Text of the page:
Traffic capturing and streaming with MikroTik – revisited

I’ve recently revamped my home network security monitoring. Currently I’m capturing and streaming all network traffic on my MikroTik router’s outside interface to a remote sensor, namely a Raspberry Pi 4 with 4 GB RAM running Suricata IDS. Suricata’s log is read by Elastic’s Filebeat and shipped to an Elasticsearch instance, making the data available for further analysis with Kibana and its SIEM/security capabilities. This blog post is one of a series detailing the various components in this setup.

Other posts:

MikroTik devices stream captured network traffic over a protocol named TaZmen Streaming Protocol. I’ve previously detailed how to build a receiver for this protocol, using the protocol bridge tzsp2pcap and the tcpreplay tool. However, with a more recent version of Raspberry Pi OS (also known as Raspbian) running systemd, the surrounding setup had to be done differently from last time.

tzsp2pcap setup, the systemd way

First, make sure the dummy module is loaded at boot:
# echo dummy > /etc/modules-load.d/dummy.conf

Activate a dummy network interface card:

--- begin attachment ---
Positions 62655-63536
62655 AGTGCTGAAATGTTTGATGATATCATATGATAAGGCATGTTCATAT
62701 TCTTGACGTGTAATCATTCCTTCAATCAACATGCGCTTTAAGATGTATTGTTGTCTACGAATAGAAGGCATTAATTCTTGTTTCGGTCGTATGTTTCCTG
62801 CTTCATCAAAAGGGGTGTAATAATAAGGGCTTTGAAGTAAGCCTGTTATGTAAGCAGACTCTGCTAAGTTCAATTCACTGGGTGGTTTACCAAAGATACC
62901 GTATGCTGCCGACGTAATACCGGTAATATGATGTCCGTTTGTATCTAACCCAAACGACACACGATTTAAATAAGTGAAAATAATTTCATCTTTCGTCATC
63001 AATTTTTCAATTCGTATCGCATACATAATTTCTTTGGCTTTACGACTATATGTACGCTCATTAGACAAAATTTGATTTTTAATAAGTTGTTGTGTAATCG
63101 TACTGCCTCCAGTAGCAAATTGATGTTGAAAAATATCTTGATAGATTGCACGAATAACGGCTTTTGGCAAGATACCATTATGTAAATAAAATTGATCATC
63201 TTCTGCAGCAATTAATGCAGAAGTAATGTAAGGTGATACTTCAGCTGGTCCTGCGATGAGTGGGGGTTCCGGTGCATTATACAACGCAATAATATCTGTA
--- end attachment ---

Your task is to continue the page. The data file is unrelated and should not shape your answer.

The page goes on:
# cat > /etc/systemd/network/10-dummy0.netdev

Try convincing it not to ask for IP addresses eg with DHCP:
# cat >/etc/systemd/network/


(I’m getting link-local addresses after all, though. But no harm done.)

Make sure systemd’s network config is enabled:
# systemctl enable systemd-networkd.service

After a reboot to make sure all comes up as expected. The setup can be verified using the ip commands:
# ip link show dev dummy0
3: dummy0: mtu 1500 qdisc noqueue state UNKNOWN mode DEFAULT group default qlen 1000
link/ether 8e:e4:15:40:2b:50 brd ff:ff:ff:ff:ff:ff
# ip address show dev dummy0
3: dummy0: mtu 1500 qdisc noqueue state UNKNOWN group default qlen 1000
link/ether 8e:e4:15:40:2b:50 brd ff:ff:ff:ff:ff:ff
inet brd scope global noprefixroute dummy0
valid_lft forever preferred_lft forever
inet6 fe80::323d:d4f5:6a83:db31/64 scope link
valid_lft forever preferred_lft forever

The rack mounted IDS sniffer.

Now that the virtual NIC for relaying the streamed traffic is enabled, make sure screen and tcpreplay are installed:
# apt install -y tcpreplay screen

Set up a systemd unit file to start the relay:
# cat > /etc/systemd/system/tzspstream.service
Description=TZSP stream

ExecStart=/usr/bin/screen -dm -S tzsp2pcap bash -c "/usr/local/sbin/tzsp2pcap -f | /usr/bin/tcpreplay --topspeed -i dummy0 -"


The above systemd unit starts a named screen, in which it starts tzsp2pcap feeding its output into tcpreplay which again dumps everything as fast as it possibly can into the dummy0 interface.

After starting the traffic sniffer on the MikroTik unit, streaming the captures to the RPi’s IP address, the captured traffic can be read from the dummy0 interface. This can be verified with e.g. tcpdump.

Putting the pieces together, I’ve got another blog post showing how to compile the Suricata IDS on a Raspberry Pi.